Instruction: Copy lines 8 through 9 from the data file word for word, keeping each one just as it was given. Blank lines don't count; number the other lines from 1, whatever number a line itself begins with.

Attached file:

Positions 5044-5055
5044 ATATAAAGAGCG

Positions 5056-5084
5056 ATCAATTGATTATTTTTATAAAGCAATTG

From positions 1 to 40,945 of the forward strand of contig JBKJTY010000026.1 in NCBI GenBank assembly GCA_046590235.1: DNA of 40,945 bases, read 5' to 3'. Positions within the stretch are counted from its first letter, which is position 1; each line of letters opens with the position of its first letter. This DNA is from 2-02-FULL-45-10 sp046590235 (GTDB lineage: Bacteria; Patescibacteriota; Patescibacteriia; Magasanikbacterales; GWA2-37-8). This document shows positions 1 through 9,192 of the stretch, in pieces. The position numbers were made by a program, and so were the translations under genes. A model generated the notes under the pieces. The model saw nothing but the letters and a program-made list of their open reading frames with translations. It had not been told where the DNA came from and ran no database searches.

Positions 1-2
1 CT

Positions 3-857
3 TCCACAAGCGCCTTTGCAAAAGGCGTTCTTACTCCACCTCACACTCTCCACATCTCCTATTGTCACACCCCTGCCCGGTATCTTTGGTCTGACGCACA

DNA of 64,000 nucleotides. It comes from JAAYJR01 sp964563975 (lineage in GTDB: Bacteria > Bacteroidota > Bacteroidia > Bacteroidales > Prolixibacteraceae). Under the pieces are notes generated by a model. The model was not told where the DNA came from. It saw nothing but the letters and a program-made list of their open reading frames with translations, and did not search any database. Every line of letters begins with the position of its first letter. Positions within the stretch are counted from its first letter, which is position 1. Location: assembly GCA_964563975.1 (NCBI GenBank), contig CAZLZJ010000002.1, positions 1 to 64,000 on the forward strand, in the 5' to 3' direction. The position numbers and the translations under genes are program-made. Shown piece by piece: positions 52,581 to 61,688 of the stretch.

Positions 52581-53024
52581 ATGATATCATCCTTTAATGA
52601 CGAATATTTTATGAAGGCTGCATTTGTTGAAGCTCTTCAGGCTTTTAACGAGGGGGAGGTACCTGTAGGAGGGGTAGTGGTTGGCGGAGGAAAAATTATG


Positions 3-857
3 TCCACAAGCGCCTTTGCAAAAGGCGTTCTTACTCCACCTCACACTCTCCACATCTCCTATTGTCACACCCCTGCCCGGTATCTTTGGTCTGACGCACA